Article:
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Dr Lauren Walker

Career pathway of an Early Career Researcher

I completed my NIHR BRU/BRC funded PhD in 2016, and I am currently a postdoc funded by the Alzheimer’s Society to continue my research investigating the effects of multiple pathological lesions on clinical phenotype in neurodegenerative disorders (e.g. Alzheimer’s disease and Lewy body disease). Using a quantitative clinico-pathological approach, we aim to tease is distinct clinico-pathological phenotypes which may ultimately lead to tailored treatment options for patients. During my PhD I took advantage of the numerous training and mentoring opportunities offered by the NIHR BRU/BRC, which has given me the skill-set and confidence to pursue a career in dementia research.

The building blocks of successful research career

Establishing an independent research career can be a daunting prospect. In addition to research activities, early career scientists are expected to be able to communicate their (often complex) data to the scientific community as well as the wider population, show leadership qualities, and demonstrate the potential to develop productive collaborations. Through activities provided by the NIHR BRU/BRC I feel I am starting to build a toolbox of skills that will help me to become a successful researcher. At the NIHR Infrastructure training camp, I was tasked with communicating an unknown piece of research to different target audiences, whilst the NIHR BRU/BRC showcases gave me the opportunity to present my own research locally and nationally whilst networking with other researchers in a similar field. Furthermore, the training event on writing for the lay audience has been extremely valuable as I start to apply for my own grant funding, as many of the applications have a lay component.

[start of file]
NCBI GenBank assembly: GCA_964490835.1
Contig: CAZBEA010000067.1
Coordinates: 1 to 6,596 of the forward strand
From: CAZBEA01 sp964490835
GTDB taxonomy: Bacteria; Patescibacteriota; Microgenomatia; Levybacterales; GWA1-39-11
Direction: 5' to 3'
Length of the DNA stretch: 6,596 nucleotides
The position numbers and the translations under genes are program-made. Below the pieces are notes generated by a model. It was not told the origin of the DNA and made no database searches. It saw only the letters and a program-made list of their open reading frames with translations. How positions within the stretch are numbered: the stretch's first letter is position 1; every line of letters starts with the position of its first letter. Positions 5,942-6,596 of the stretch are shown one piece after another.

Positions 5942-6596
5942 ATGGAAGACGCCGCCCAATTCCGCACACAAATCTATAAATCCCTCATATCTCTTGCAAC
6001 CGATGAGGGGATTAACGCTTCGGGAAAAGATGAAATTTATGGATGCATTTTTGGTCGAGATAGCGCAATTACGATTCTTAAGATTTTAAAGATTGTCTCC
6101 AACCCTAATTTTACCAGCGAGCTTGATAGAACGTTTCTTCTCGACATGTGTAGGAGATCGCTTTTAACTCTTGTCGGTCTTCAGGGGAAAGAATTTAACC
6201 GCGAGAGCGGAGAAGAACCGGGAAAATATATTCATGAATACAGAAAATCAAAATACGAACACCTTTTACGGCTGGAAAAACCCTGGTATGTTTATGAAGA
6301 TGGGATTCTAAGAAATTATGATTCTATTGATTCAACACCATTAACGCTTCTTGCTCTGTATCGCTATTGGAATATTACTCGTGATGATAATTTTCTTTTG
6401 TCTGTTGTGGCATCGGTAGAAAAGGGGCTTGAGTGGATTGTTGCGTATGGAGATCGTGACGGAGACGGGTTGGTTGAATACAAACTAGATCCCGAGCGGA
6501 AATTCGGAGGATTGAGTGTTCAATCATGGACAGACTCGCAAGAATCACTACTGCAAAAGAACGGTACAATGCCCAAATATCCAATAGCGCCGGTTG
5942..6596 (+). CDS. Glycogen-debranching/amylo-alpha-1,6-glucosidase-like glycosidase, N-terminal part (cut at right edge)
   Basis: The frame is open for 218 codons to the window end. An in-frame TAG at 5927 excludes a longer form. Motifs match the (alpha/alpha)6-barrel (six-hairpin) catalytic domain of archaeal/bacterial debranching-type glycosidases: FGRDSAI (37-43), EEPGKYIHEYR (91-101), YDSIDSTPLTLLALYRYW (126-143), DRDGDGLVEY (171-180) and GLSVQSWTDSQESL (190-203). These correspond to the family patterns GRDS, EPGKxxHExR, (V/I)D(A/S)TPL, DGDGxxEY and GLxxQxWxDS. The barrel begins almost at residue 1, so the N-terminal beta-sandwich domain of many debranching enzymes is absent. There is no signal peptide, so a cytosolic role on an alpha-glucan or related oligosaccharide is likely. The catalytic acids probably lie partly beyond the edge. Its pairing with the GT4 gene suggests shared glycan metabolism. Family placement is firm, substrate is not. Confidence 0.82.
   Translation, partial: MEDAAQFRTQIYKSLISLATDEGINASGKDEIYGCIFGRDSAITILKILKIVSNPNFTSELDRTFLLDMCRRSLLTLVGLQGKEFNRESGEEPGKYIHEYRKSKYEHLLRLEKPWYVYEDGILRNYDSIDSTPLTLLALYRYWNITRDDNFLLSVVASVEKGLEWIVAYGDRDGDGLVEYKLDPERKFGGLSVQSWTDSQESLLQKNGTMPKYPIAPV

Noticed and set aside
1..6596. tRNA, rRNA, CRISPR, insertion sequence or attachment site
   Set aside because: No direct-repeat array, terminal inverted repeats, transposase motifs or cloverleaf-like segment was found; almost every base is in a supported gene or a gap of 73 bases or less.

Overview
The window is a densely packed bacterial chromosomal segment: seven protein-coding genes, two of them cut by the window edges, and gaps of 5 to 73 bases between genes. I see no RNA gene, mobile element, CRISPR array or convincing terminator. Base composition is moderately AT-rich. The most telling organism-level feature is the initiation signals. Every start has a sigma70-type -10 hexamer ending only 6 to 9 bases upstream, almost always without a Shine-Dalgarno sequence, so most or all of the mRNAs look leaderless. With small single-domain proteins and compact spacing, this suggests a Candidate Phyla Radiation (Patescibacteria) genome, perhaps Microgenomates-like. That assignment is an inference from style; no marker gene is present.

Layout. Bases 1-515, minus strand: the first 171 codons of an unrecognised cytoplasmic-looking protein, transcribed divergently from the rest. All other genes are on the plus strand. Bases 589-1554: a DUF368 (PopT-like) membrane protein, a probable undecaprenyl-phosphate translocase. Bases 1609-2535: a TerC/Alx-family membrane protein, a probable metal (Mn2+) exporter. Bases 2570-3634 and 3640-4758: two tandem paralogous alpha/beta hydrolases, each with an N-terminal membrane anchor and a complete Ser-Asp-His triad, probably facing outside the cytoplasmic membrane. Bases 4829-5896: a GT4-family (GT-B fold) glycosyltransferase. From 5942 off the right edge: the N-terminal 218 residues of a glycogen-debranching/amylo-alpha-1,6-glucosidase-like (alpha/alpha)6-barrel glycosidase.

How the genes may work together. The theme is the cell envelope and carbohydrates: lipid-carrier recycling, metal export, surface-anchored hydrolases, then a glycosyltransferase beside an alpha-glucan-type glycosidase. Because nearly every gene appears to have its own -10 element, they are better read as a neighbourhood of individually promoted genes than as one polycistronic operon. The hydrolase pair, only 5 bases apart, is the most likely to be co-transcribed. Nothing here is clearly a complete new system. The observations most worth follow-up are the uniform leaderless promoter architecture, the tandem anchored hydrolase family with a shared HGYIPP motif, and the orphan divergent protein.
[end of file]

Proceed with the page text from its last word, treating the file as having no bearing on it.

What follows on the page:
Current research activities

My overarching research aims are to investigate how multiple pathological lesions found in different neurodegenerative diseases that cause dementia, can appear together and potentially interact in the human brain, and how this impacts on the clinical symptoms and disease progression of individuals with dementia. My research mainly involves post-mortem brain tissue donated to Newcastle Brain Tissue Resource, immunohistochemical and biochemical techniques, sophisticated microscopy, and clinical data to study putative relationships between pathological protein aggregates.  Through data generated in my PhD studies, I contributed to a successful grant application to further investigate the role of several protein post-translational modifications in Alzheimer’s disease and dementia with Lewy bodies. In parallel, I have applied to several funding schemes (some independently and others in collaboration with other junior scientists in my group) for small grants that have allowed us to perform experiments to generate pilot data that can be used in larger funding applications. I have found this experience invaluable as it has given me an understanding of the grant writing process in preparation for my own plans for writing larger grants.

Following the completion of my current post-doctoral project I am planning to apply for my own funding in the form of junior fellowship programs. As one of my priorities is to continue my personal and professional development, I will target external funding bodies that offer a training and support plan (NIHR fellowship scheme, and Alzheimer’s Society Junior fellowship etc.)  that will aid my transition to an independent researcher.